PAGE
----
Tap To Go

LA Metro has a new system to pay for your ride. It's called Tap to Go. You get this card that's kind of like credit card, you load it up for the month and then when you get on the bus you just tap it on some type of reader and then you go. Seems simple enough.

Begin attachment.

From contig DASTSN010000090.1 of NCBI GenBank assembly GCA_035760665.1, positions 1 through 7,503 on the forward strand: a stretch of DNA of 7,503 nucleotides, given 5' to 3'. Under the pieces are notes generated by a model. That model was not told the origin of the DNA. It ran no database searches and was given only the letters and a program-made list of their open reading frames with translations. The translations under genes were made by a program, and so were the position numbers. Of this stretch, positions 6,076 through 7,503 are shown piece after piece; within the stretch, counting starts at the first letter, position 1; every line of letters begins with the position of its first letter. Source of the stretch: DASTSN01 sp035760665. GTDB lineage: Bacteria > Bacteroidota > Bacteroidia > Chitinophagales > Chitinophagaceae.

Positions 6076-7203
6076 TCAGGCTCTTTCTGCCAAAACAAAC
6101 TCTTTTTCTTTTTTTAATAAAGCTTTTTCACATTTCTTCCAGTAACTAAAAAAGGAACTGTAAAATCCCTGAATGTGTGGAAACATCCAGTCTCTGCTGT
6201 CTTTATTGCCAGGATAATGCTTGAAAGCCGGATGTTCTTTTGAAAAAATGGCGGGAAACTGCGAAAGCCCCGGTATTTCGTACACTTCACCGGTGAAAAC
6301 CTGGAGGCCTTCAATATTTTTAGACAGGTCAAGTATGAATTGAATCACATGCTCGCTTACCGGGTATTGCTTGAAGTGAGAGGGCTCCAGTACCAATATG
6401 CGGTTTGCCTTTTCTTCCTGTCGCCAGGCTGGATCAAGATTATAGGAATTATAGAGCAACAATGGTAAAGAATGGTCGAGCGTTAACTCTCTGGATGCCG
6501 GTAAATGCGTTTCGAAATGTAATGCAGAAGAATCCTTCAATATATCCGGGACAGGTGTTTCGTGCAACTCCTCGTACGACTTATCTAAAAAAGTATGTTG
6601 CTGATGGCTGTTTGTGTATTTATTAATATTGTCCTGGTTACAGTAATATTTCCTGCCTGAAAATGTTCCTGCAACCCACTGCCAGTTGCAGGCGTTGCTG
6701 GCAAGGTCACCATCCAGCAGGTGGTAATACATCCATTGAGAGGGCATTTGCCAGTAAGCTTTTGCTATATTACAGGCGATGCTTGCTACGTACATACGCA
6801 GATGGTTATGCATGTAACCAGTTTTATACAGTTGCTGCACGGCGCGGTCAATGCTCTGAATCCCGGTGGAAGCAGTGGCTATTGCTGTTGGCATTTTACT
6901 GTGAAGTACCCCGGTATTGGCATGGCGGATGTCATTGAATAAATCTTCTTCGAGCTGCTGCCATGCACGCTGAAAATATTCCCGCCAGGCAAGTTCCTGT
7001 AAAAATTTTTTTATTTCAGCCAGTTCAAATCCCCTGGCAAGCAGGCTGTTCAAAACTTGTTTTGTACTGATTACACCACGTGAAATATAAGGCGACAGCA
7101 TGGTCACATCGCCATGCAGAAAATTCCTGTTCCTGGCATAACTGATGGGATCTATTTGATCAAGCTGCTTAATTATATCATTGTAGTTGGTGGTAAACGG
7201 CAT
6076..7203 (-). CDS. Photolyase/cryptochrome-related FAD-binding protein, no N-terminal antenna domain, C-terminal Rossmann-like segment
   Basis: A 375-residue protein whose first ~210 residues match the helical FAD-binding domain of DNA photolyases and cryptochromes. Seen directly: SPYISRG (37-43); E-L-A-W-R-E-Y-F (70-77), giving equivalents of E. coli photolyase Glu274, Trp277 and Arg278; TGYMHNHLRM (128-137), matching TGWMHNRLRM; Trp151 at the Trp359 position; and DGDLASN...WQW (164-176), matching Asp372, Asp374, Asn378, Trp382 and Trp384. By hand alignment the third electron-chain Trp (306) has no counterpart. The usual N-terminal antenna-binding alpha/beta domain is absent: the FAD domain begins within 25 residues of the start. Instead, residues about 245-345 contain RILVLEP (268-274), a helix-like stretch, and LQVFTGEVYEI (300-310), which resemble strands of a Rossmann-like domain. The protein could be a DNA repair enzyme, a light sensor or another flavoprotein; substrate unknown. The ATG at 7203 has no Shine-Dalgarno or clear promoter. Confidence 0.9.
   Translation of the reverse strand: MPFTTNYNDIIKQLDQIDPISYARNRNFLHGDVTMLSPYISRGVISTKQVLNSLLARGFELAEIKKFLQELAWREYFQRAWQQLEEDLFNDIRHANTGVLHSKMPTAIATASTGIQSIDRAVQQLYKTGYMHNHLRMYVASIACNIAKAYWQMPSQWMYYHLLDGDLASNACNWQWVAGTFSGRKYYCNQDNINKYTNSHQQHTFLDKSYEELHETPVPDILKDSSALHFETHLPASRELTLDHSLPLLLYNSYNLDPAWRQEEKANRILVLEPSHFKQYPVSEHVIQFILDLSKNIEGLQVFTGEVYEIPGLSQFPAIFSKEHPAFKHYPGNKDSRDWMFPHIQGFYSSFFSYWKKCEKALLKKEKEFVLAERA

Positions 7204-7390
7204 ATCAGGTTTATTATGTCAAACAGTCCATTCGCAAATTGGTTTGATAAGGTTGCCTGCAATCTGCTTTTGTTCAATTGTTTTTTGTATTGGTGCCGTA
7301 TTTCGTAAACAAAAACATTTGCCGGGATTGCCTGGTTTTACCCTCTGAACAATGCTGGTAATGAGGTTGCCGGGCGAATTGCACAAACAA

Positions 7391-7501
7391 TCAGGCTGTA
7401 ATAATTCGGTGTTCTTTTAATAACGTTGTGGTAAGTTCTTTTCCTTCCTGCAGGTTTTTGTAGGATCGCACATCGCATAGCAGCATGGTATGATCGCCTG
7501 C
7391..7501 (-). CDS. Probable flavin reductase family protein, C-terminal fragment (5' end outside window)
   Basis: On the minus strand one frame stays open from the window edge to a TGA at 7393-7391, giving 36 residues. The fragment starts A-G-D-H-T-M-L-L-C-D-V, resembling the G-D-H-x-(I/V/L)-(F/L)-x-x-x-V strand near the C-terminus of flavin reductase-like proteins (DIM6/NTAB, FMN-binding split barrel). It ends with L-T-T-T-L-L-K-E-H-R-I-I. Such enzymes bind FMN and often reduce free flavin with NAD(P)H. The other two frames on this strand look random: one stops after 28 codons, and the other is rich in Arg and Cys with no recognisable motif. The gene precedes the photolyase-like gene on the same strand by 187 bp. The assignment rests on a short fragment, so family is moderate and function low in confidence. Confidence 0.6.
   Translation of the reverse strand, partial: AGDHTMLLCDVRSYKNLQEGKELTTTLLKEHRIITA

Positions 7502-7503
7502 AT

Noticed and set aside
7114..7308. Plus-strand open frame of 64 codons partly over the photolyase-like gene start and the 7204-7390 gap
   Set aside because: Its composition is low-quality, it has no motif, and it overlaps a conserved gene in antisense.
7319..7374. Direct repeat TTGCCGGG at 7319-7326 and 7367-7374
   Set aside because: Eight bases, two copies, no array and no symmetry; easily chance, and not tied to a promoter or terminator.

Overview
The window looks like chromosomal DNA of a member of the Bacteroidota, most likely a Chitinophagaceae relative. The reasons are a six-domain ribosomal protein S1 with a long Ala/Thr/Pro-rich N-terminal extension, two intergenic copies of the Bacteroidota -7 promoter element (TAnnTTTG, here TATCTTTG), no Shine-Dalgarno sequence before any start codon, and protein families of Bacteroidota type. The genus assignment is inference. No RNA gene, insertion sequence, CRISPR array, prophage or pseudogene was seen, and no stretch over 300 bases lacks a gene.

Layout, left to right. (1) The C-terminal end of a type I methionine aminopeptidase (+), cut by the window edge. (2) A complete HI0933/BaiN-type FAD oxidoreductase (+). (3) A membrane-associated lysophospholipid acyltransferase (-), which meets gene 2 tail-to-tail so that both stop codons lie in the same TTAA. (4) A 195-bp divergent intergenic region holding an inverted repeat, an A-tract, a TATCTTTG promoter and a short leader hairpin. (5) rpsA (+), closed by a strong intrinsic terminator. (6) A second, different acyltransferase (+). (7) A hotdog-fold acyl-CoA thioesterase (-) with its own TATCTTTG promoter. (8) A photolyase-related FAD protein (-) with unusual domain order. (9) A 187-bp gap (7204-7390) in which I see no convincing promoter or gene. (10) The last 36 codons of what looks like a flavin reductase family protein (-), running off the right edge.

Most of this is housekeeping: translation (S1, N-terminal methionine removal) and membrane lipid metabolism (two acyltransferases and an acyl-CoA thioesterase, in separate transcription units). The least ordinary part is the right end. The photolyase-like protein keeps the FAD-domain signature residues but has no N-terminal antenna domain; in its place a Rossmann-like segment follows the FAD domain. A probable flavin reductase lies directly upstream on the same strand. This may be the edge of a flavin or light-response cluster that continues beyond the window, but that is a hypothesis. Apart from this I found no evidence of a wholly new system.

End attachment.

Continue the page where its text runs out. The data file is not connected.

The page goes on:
However, I think a better name would be Try to Tap and No Go. Ok, not the catchest title ever. But what a disaster it's been in rolling this program out. It was supposed to start in January. So every month when we made the trek to buy the boy's ticket for the month, they would tell us we need to get Tap to Go. We reply "Sure, let's do it." And then they would say "Well, it's not quite available yet. But you really need to get one." Huh? Eventually a lady ordered the two cards for us (because you can't order them online yourself). Twenty some days later, they arrived in the mail. Twenty days just mail us two cards. I tried to go online to prepay them so the boys could use them. What a horrible website they have. I created an account, but for the life of me I couldn't figure out how to add the cards to my account so I could put money on them. This would seem like an important part of the process. Eventually, I gave up and sent a message to support. They are supposed to answer in 24 to 48 hours. It's been a week and I still haven't heard from them. So I decided to get brave and call the help line. Surprisingly the wait time wasn't too bad and I got a friendly guy who told me they created accounts for the cards when they sent them to us. Really? That would have been useful information to include with the cards! He emailed me the info so I could log into each card and fill it up. Apparently, I'm not allowed to put both of them on one account. So this thing that is supposed to be so easy, apparently isn't.